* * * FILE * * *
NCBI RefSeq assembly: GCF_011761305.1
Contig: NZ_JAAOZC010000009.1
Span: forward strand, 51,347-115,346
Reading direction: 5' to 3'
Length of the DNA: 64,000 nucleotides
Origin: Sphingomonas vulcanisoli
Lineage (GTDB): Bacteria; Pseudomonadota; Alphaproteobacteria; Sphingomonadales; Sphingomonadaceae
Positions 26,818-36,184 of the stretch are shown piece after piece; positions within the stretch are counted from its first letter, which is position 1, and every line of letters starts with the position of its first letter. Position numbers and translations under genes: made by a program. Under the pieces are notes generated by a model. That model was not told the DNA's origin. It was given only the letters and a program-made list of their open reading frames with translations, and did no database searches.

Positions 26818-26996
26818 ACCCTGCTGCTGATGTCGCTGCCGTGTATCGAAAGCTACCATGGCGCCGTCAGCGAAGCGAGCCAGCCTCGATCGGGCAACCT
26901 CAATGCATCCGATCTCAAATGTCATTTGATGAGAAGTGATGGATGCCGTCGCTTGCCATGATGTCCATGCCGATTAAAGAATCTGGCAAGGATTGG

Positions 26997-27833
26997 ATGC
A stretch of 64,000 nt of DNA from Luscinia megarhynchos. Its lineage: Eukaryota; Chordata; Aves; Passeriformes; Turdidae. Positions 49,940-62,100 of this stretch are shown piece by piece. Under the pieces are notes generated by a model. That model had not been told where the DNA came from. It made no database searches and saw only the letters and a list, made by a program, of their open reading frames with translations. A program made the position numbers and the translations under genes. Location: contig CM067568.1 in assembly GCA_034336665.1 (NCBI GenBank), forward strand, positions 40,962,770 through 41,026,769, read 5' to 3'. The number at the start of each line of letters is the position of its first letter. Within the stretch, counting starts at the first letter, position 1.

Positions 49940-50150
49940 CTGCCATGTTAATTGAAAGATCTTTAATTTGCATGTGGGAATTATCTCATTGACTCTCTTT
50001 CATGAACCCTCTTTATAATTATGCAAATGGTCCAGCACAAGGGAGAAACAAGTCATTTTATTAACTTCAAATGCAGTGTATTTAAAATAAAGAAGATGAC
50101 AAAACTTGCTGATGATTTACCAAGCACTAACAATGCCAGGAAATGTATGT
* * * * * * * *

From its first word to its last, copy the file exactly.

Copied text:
NCBI RefSeq assembly: GCF_011761305.1
Contig: NZ_JAAOZC010000009.1
Span: forward strand, 51,347-115,346
Reading direction: 5' to 3'
Length of the DNA: 64,000 nucleotides
Origin: Sphingomonas vulcanisoli
Lineage (GTDB): Bacteria; Pseudomonadota; Alphaproteobacteria; Sphingomonadales; Sphingomonadaceae
Positions 26,818-36,184 of the stretch are shown piece after piece; positions within the stretch are counted from its first letter, which is position 1, and every line of letters starts with the position of its first letter. Position numbers and translations under genes: made by a program. Under the pieces are notes generated by a model. That model was not told the DNA's origin. It was given only the letters and a program-made list of their open reading frames with translations, and did no database searches.

Positions 26818-26996
26818 ACCCTGCTGCTGATGTCGCTGCCGTGTATCGAAAGCTACCATGGCGCCGTCAGCGAAGCGAGCCAGCCTCGATCGGGCAACCT
26901 CAATGCATCCGATCTCAAATGTCATTTGATGAGAAGTGATGGATGCCGTCGCTTGCCATGATGTCCATGCCGATTAAAGAATCTGGCAAGGATTGG

Positions 26997-27833
26997 ATGC
A stretch of 64,000 nt of DNA from Luscinia megarhynchos. Its lineage: Eukaryota; Chordata; Aves; Passeriformes; Turdidae. Positions 49,940-62,100 of this stretch are shown piece by piece. Under the pieces are notes generated by a model. That model had not been told where the DNA came from. It made no database searches and saw only the letters and a list, made by a program, of their open reading frames with translations. A program made the position numbers and the translations under genes. Location: contig CM067568.1 in assembly GCA_034336665.1 (NCBI GenBank), forward strand, positions 40,962,770 through 41,026,769, read 5' to 3'. The number at the start of each line of letters is the position of its first letter. Within the stretch, counting starts at the first letter, position 1.

Positions 49940-50150
49940 CTGCCATGTTAATTGAAAGATCTTTAATTTGCATGTGGGAATTATCTCATTGACTCTCTTT
50001 CATGAACCCTCTTTATAATTATGCAAATGGTCCAGCACAAGGGAGAAACAAGTCATTTTATTAACTTCAAATGCAGTGTATTTAAAATAAAGAAGATGAC
50101 AAAACTTGCTGATGATTTACCAAGCACTAACAATGCCAGGAAATGTATGT